Nevada mine approved by Trump may boost Biden's energy plan

January 25, 2021

One of the keys to President Joe Biden’s $2 trillion clean-energy plan could be a mineral that lies in a salt flat above a prehistoric volcano just south of the Oregon-Nevada line.

The U.S. Bureau of Land Management issued a record of decision on Trump’s final Friday in office for an openpit lithium mine at Thacker Pass, which is roughly 85 km (53 miles) north of Winnemucca, Nevada, according to the Associated Press.

Lithium Americas, the company behind the mine, believes it can supply a quantity “critical for establishing a strong domestic lithium supply chain required to support a low-carbon economy,” its president and chief executive officer Jon Evans said in a statement.

Lithium, long used for rechargeable batteries found in cellphones and laptops, is expected to become an increasingly valuable commodity if the new administration pushes carmakers to scale up electric vehicle production. But its extraction has splintered environmentalists. While technologists are eager to use it to transition away from carbon-based fuels, conservationists worry about the impact new mines have on endangered species and the environment.

The approval of the mine is among several eleventh-hour decisions issued by Trump’s Department of Interior to advance energy and mining projects. Thacker Pass procured the final federal permit needed to begin construction — one that will be difficult to overturn.

Unlike other projects fast-tracked in Trump’s final days, lithium production could bolster Biden’s plans to transition the economy away from fossil fuels.

The Trump administration listed lithium among the minerals critical to national security and, amid trade disputes, thought mines could help wean the country off of foreign supply. For Biden, boosting domestic production could potentially lower the price tag on a key component of his climate plan: offering rebates to consumers to trade in gas-powered for electric cars.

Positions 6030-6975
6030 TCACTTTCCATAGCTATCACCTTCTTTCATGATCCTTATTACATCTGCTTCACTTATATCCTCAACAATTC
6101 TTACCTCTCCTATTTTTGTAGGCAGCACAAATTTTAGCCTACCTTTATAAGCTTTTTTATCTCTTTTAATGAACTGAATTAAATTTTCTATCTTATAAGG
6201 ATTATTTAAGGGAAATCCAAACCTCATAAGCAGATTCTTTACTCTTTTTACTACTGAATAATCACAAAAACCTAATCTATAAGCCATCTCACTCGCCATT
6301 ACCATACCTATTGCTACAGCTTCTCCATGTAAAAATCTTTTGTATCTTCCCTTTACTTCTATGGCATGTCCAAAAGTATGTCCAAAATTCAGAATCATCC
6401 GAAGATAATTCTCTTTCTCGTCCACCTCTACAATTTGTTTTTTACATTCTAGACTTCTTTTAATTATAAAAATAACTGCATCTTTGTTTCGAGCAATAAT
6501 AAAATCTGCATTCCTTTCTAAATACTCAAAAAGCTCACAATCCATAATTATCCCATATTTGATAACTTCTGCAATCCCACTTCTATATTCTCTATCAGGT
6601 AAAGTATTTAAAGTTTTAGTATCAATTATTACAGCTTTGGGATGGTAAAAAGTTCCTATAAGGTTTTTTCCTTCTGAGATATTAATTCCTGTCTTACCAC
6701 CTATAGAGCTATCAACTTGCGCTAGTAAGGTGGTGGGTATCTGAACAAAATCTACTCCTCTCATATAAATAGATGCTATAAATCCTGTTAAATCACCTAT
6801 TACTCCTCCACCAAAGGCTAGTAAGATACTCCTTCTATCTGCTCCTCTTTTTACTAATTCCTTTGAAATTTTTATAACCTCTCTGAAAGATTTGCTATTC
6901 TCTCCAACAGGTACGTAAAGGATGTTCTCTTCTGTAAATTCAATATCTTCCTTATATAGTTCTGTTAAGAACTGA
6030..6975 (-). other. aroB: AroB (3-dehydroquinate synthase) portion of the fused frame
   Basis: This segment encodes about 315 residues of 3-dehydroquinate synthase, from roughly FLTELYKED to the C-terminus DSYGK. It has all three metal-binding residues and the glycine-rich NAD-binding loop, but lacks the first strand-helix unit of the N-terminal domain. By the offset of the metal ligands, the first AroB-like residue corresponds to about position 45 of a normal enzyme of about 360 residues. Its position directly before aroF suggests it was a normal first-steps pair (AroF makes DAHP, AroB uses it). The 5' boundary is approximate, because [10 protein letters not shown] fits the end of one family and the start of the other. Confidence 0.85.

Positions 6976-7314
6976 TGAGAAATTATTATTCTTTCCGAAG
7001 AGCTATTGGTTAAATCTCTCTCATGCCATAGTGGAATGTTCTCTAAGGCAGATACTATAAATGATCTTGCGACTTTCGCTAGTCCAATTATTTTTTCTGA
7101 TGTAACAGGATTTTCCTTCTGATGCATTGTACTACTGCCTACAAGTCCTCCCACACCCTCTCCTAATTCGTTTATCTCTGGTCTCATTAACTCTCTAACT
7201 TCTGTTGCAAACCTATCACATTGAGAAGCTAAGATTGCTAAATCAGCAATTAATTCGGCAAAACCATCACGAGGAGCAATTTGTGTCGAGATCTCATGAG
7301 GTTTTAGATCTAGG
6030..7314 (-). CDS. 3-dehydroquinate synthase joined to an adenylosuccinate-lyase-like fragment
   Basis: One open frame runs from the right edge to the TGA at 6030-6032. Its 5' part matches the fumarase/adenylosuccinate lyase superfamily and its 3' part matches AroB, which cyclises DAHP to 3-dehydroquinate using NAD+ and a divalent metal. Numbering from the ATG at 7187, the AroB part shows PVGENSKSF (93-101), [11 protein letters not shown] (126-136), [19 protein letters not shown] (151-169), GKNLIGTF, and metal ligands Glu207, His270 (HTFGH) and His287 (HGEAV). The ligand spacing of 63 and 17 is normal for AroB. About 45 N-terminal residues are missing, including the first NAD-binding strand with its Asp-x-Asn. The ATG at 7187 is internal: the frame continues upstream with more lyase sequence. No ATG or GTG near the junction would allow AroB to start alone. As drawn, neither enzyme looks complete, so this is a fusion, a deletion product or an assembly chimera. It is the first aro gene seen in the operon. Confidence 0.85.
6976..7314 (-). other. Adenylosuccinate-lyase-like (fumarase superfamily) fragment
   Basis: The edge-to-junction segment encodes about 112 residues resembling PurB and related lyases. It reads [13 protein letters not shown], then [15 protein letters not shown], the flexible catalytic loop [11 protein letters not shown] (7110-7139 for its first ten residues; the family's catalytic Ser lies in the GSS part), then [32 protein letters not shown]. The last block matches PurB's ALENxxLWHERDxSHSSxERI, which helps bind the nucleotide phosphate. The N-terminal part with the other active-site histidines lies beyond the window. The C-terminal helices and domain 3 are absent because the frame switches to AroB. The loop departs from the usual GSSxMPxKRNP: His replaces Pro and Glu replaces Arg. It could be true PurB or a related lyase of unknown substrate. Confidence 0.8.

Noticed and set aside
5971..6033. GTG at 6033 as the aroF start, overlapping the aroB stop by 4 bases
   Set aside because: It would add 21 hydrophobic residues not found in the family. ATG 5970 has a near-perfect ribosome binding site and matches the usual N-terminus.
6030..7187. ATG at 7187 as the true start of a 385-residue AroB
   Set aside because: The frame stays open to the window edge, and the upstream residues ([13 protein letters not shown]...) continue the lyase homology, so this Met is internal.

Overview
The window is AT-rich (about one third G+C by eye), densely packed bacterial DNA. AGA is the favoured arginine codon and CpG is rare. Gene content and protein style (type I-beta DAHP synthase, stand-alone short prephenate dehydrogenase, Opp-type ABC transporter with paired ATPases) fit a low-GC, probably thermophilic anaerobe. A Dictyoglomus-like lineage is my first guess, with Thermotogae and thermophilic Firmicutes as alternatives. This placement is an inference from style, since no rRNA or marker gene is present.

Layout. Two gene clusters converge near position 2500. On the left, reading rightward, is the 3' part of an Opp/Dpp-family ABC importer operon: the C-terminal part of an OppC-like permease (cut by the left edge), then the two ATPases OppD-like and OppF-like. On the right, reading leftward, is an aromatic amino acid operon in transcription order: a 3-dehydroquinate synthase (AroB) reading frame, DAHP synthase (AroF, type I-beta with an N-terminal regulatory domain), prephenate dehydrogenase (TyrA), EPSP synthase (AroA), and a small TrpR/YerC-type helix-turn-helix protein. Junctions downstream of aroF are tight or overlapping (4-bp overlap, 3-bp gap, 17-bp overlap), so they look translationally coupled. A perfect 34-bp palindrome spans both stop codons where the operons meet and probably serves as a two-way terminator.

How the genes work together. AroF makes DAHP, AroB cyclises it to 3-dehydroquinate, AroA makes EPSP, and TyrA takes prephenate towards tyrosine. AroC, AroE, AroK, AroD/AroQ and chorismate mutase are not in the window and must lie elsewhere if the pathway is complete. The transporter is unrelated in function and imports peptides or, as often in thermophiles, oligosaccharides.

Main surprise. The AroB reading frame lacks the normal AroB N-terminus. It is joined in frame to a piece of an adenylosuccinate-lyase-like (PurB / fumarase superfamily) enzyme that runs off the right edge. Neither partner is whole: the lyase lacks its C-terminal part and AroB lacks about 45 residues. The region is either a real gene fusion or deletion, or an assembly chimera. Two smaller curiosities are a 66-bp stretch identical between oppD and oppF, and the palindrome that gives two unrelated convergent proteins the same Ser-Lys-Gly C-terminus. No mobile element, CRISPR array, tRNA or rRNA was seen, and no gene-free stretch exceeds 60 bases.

In October, Biden’s campaign reportedly told miners that he wanted to increase lithium production domestically. The enthusiasm could put him at odds with conservationists, who are fighting another proposed Nevada lithium mine they say would destroy Tiehm’s Buckwheat, a desert flower not known to exist elsewhere.

Australia-based mining company Ioneer Ltd. is developing plans to mitigate damage to the flower by trying to grow replacement plants. The executive chairman of its board doesn’t understand why environmentalists want to prevent development of a key element to future “clean energy.”

“Climate change poses an immediate threat to all the species on Earth,” James Calaway said late last year. “This will enable the nation’s transformation from oil and gas drilling to renewable energy.”

Much of the world’s lithium supply comes from Australia and South America, where Chinese firms are heavily invested. Thacker Pass would be the second commercial lithium mine in operation in the United States following a central Nevada facility that plans to invest $30 to $50 million to double production. Elsewhere, thousands of claims for the mineral have been staked on federal lands by speculators who anticipate carmakers will expand investments into electric vehicles.

Lithium helped lure Tesla to Nevada. The company opened a massive battery factory near Reno in 2016. The state sees the mineral as key to diversifying its tourism-reliant economy and Democratic Gov. Steve Sisolak mentioned it specifically in his Tuesday State of the State Address.

Lithium Americas said in a statement that the company now plans to seek financing for the project. Nevada has offered the company $9 million in tax rebates over a 10-year period. The mine is projected to require 1,000 jobs during construction and 300 once completed, generating roughly $75 million in state and local tax revenue over a decade.

Humboldt County Commission Chairman Ken Tipton said the mine has garnered some local opposition, but most support it for the jobs it could bring.

“Anytime a county of our size gets the amount of jobs they’re talking about, it’s a real boon for our economy,” he said.


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